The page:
New Delhi: India accounts for more than half the people worldwide who defecate in the open, and yet state governments have spent less than 40% of the money allocated to them this fiscal for improving sanitation facilities.
The central government has released Rs 776 crore to state governments this fiscal under the total sanitation campaign (TSC), a scheme to eradicate open defecation by providing sanitation facilities in rural areas. Only Rs 293 crore has been utilized so far, according to data available with the Union ministry of drinking water and sanitation.
The highest unspent balance is with Andhra Pradesh, followed by Orissa and Bihar. Other states with unspent balances include Rajasthan, Uttar Pradesh, Tamil Nadu, Jharkhand, Assam, Maharashtra, West Bengal, Madhya Pradesh, Karnataka, Chhattisgarh, Gujarat, Jammu and Kashmir, and Haryana.
File photo of poor sanitation and unhygenic conditions in Sawda Ghevra slums. Photo by Harikrishna Katragadda/ Mint.
“These states have huge unspent balances and the ministry has requested them to reduce that,” said an official at the ministry of drinking water and sanitation, asking not to be identified. “Sanitation is a very important area and it is critical that along with the centre, states also take it seriously.”
About 58% of the world’s population practising open defecation lives in India, according to UNICEF report.
The ministry of drinking water and sanitation is trying to revamp sanitation schemes to make them more efficient.
Jairam Ramesh, minister of drinking water and sanitation as well as rural development, last week said he plans to integrate a rural housing programme with schemes to provide clean water and sanitation. He stressed on the need to step up allocation for sanitation, but admitted some states were not spending the money already being allocated.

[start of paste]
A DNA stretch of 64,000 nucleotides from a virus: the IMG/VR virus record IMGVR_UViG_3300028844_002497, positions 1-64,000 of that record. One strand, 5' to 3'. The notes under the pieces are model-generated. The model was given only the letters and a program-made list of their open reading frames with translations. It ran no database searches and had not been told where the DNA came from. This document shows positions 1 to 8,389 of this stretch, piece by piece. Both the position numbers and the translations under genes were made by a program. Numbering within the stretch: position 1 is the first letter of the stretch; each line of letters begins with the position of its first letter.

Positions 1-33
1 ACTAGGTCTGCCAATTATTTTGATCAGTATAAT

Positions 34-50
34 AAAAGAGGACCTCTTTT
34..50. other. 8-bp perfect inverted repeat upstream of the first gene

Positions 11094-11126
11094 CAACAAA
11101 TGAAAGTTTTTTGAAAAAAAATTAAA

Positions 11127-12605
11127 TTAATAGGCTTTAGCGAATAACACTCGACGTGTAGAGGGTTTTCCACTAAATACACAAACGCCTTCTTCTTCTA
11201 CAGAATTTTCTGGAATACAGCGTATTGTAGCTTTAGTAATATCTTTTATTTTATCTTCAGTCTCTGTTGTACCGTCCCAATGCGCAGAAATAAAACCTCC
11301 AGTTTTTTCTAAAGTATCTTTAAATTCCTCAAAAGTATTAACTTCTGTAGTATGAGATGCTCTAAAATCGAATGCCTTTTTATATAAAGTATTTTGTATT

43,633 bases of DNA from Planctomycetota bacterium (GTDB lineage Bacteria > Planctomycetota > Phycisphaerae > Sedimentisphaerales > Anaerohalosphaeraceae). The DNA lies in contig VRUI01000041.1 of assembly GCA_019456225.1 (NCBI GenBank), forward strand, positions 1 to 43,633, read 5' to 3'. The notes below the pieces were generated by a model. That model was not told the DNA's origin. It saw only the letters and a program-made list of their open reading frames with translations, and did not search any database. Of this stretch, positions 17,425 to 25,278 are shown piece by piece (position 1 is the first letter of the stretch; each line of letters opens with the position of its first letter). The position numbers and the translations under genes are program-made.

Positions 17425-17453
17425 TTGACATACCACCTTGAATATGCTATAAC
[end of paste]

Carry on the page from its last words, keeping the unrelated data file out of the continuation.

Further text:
The ministry of drinking water and sanitation has a budget allocation of Rs 11,000 crore for this fiscal. The drinking water programme has been allocated Rs 9,350 crore, while the remaining Rs 1,350 crore is for sanitation programmes.
“The issue of unspent balances is a huge problem and always has been. We also did a study on government schemes, including on TSC, and found most states had very low utilization figures,” said Trisha Agarwala, research officer at the New Delhi-based Centre for Budget and Governance Accountability.
Agarwala said state governments do look at sanitation as a priority area, but their understanding of the TSC scheme and its guidelines is poor, and this hobbles implementation.
“The delay, in fact, happens at all levels. The districts submit their project implementation plans to the state late and that, coupled with delays at every level, slows down the entire process,” Agarwala said.